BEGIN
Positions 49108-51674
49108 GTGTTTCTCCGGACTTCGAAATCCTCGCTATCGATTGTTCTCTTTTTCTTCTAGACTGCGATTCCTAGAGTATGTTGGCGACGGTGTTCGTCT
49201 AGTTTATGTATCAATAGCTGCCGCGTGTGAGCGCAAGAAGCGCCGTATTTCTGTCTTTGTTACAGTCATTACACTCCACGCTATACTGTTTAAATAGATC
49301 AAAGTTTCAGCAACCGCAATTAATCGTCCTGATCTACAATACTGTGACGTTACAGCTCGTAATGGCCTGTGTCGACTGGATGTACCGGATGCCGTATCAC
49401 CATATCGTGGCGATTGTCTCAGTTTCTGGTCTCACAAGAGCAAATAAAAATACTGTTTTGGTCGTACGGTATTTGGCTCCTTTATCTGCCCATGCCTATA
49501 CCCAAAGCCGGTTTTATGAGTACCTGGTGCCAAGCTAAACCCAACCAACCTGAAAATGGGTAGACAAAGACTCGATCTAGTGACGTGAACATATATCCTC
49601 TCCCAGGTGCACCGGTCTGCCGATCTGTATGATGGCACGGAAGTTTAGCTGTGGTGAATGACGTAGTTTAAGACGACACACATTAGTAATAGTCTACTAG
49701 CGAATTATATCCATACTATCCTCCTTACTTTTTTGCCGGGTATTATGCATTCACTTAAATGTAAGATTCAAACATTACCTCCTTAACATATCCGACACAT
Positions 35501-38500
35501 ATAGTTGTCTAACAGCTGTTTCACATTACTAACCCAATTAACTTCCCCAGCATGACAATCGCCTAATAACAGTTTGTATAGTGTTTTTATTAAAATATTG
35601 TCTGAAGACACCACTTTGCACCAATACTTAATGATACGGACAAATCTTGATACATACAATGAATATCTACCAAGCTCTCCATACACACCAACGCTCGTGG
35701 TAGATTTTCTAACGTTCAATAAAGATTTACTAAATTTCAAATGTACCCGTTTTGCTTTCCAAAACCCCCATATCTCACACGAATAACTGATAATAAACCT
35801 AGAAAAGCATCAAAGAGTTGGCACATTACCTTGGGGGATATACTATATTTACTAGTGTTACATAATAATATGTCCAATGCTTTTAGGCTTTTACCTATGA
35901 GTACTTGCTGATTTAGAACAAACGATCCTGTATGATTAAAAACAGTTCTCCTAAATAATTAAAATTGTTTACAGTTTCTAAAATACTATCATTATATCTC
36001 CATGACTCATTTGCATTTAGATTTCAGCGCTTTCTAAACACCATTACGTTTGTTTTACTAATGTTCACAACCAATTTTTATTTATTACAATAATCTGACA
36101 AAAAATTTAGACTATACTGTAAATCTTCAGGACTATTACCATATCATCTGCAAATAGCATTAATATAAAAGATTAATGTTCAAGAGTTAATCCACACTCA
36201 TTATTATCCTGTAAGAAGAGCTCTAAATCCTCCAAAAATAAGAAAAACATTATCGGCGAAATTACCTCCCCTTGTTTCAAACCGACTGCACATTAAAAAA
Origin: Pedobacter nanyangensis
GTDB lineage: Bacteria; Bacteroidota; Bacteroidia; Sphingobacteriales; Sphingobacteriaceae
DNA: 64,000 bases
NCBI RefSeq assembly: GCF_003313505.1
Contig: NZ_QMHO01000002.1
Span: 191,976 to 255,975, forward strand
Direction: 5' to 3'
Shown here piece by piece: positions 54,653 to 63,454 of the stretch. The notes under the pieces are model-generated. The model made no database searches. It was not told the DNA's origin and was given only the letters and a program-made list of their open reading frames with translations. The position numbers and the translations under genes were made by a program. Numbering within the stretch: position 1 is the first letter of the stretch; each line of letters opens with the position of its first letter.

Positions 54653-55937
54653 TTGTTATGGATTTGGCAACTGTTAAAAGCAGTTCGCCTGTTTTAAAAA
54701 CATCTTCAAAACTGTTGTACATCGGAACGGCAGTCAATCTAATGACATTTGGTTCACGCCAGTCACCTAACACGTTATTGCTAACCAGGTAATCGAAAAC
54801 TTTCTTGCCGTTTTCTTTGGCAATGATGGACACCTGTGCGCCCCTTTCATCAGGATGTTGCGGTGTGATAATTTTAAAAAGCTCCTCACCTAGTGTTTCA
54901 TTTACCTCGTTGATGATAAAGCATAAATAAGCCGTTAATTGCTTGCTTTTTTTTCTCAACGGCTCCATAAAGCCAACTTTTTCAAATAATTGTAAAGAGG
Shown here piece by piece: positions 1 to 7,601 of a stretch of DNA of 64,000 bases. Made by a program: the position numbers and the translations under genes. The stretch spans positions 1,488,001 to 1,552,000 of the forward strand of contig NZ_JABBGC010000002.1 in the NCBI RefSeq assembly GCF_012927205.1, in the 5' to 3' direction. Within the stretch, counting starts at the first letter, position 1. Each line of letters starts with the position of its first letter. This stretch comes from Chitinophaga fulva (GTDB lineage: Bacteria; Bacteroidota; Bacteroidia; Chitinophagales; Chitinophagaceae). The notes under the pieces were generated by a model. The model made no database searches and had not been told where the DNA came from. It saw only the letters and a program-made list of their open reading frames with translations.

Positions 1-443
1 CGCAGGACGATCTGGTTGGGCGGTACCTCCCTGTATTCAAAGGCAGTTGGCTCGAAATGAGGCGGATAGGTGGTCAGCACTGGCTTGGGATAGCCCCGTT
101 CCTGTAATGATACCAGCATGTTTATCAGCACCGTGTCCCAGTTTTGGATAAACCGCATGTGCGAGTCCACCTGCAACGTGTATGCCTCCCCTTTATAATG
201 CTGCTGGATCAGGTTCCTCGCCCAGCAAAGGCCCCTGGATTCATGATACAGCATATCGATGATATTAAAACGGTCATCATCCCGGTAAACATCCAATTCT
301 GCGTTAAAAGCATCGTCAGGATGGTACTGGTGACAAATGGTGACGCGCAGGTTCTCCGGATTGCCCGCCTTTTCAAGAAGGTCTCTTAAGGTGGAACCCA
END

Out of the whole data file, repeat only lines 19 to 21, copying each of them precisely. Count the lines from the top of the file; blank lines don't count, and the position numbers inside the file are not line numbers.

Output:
GTDB lineage: Bacteria; Bacteroidota; Bacteroidia; Sphingobacteriales; Sphingobacteriaceae
DNA: 64,000 bases
NCBI RefSeq assembly: GCF_003313505.1